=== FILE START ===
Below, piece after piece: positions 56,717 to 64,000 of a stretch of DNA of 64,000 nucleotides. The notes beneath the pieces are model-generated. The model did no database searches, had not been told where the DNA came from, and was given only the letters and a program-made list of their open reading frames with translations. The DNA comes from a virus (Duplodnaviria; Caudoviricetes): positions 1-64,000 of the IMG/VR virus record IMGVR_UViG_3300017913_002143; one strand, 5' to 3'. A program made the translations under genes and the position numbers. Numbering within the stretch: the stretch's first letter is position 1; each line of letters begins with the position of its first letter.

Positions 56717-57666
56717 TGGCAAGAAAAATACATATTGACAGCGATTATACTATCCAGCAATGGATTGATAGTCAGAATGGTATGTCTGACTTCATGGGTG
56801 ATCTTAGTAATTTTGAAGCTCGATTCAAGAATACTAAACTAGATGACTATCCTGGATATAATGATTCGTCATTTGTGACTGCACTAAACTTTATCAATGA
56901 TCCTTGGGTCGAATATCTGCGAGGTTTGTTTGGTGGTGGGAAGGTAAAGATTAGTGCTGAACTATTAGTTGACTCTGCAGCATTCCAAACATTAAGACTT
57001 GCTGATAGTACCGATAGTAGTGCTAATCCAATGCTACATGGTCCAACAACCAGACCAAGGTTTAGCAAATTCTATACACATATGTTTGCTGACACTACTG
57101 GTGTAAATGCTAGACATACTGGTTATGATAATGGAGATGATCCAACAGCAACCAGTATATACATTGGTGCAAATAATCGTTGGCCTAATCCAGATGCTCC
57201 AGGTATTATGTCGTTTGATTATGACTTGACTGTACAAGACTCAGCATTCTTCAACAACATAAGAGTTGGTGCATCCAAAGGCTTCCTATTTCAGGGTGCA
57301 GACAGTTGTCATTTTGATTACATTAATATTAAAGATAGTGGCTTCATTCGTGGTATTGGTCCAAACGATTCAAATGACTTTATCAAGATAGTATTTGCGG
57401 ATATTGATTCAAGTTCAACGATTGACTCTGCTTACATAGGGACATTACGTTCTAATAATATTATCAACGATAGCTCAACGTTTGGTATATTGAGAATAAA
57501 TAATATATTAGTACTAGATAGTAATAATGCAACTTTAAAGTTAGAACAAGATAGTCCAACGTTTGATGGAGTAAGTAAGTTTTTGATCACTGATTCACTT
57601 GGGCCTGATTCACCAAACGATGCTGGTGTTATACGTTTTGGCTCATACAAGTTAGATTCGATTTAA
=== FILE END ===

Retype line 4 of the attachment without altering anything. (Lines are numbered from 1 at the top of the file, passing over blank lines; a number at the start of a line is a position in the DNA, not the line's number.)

56801 ATCTTAGTAATTTTGAAGCTCGATTCAAGAATACTAAACTAGATGACTATCCTGGATATAATGATTCGTCATTTGTGACTGCACTAAACTTTATCAATGA